I'm not planning to replace the transmission on this car, I will most likely sell it in a few years.
Anyways, one time I came across a deal on a Land Rover Defender and picked it up. It was the worst decision in my car buying life. Oddball parts, expensive, being broke down waiting on parts to ship from England, where all regular occurrences. I am sure, I put over 10K in replacement parts into that vehicle and those where the ones that actually broke and not parts purchased for restoration.
After that experience I came across a Lamborghini LM002 at a really good price, IIRC it was around 25K when no one wanted the Rambo Lambo and passed on it, looking at the prices now, I kick myself for not getting that one. Though it would have been another nightmare.
Point being I agree stay away from used luxury cars but if that is what you want, it's better to buy used, than new and then have to still foot the bill when the warranty is up.
At least that’s my observation. They wanted $1300 for a headlight on my 2007 BMW, that cost maybe $8000.
Cost of work to replace it was like $30-40.
> a 2018 BMW 320i lost nearly 20% of its value, dropping from $37,700 to $30,700.* While it’s true that newer vehicles typically depreciate at a steeper rate, it’s not usually that steep.
Note how they don't give a source for the claim it's not usually that steep?
Here's people talking about E-Classes losing 55% of their value in 3 years... 7 years ago: https://forums.mbclub.co.uk/threads/depreciation.124585/
If anything their example is actually less depreciation than I'd expect for a 3 series based on trends from years ago . Probably because the 320i is the base engine (non-M cars don't end up retaining that much more value as engine sizes go up). I've seen brand new 1 year old non-M BMWs for more than 25% below MSRP sitting on the lot.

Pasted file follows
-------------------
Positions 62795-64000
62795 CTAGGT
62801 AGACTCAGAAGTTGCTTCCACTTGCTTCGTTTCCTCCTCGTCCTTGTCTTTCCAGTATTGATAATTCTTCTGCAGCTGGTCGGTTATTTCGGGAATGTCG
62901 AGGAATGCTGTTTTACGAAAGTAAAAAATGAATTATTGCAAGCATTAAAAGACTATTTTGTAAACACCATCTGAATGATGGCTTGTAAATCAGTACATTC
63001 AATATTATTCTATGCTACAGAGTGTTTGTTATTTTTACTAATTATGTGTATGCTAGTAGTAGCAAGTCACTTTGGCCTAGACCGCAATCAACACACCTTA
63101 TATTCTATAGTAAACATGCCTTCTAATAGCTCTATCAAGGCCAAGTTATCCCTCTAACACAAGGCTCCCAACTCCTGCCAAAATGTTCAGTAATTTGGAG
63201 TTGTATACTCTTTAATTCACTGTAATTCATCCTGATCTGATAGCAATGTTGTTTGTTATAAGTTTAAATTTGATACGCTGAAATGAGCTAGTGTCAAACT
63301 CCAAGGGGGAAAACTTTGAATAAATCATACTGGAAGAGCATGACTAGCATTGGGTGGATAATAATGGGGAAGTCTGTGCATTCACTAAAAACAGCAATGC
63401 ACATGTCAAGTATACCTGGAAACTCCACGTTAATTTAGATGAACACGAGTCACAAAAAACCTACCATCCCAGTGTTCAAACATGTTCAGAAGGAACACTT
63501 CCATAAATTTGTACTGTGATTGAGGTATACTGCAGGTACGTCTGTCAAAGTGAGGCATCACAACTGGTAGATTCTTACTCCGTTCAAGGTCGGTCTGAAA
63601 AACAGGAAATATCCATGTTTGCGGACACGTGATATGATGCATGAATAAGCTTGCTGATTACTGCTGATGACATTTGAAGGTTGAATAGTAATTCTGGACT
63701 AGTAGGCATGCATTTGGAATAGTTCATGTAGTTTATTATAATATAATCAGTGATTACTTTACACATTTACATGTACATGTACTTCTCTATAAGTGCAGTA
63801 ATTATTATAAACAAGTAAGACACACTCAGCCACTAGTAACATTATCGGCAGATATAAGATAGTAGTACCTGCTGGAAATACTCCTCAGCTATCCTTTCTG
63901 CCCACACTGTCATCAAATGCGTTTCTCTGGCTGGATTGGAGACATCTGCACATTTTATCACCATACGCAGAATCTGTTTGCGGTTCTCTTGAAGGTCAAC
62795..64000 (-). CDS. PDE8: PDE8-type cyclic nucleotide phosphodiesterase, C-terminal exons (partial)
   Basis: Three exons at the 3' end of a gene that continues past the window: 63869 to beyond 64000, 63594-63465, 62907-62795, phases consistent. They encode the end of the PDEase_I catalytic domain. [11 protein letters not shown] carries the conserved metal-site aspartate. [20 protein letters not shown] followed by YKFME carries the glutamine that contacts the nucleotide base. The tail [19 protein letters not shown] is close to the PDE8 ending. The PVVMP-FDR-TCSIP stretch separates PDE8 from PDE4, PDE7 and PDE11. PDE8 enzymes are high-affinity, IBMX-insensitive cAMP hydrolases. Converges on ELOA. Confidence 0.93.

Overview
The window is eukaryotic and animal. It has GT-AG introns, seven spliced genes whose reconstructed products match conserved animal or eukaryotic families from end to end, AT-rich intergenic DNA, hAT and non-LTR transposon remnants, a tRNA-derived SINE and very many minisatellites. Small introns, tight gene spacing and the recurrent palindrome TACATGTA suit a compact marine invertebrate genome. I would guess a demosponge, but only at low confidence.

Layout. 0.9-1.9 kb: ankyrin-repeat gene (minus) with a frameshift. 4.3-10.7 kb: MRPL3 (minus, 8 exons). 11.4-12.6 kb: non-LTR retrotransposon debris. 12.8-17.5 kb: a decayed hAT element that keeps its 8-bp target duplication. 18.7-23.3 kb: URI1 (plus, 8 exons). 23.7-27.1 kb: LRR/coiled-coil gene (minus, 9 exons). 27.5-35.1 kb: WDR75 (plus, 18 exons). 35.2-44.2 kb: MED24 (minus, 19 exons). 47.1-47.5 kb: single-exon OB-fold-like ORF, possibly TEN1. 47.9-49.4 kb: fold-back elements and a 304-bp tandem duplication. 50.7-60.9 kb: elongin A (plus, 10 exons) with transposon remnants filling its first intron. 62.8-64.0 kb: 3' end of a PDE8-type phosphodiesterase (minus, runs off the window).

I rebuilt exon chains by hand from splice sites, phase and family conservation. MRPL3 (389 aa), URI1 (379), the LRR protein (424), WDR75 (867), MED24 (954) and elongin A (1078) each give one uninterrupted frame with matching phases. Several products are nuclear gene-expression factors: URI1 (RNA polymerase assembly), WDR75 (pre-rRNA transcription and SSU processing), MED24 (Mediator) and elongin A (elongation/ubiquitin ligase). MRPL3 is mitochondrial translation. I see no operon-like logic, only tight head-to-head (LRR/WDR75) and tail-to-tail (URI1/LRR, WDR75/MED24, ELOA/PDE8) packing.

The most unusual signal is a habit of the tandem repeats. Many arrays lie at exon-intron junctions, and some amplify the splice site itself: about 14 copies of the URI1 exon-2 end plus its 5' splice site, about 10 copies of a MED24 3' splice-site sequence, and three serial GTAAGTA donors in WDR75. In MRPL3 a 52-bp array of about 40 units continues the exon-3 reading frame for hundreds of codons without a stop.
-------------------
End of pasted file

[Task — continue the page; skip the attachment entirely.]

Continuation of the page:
>At three years old, a 2016 Mercedes B-Class would ordinarily depreciate at a slower rate. For the same time period as the BMW above, though, the B-Class dropped from $18,500 to $13,250, nearly 30%.*
Do yourself a favor and google a 2016 B-class (if you don't want to bother, it's a hideous minivan that any US readers have a fair chance of probably never having seen in real life). Even amongst Mercedes's lineup it's a car that rapidly depreciates "above it's weight class".
And the 2016 B Class is now a generation behind, and from the tail end of 7 years without an update. They actually stopped selling here in the US, and in the last year they existed on our shores they sold... less than 200 units.
The lesson here is people who can afford a German luxury car aren't trying to get a hand-me-down luxury car. People who can afford one, and are frugal, are probably buying a Japanese one over a hand-me-down German one.
Well that and CapitalOne really wants eyeballs with that clickbait title.
Anyone else notice the text trying to get you to use their loan program to buy a car loads, then a loading bar shows up before the actual article does?
Something similar is going to be happening to the rest of the used car market pretty soon. There are a ton of low and mid-range price ev's coming out from many manufacturers in the next few years. That plus expanding charging networks plus increased government incentives mean that many of millions of ice owners will switch to bev's, and that in turn will cause the ice used car market to crash.
Does any one want to disagree? Does anyone want to argue that 10 or 20 years from now ice sales will be doing pretty much the same as they are today?
I was expecting to see something about Tesla’s lease or buyback program with their “resale value guarantee” which I always found interesting and AFAIK not offered by any other manufacturers.
The spare parts are rare and expensive in most times
and lack of supply make you get stuck many times until the car get fixed
Sure, more expensive than standard cars, but I have never heard of anyone not able to find a part immediately available.
Tesla circumvents some dinosaur regulations
It suddenly makes sense
Chrysler pays $TSLAQ to whine about it
Everyone realizes it works really well
Repeat ad vomitum.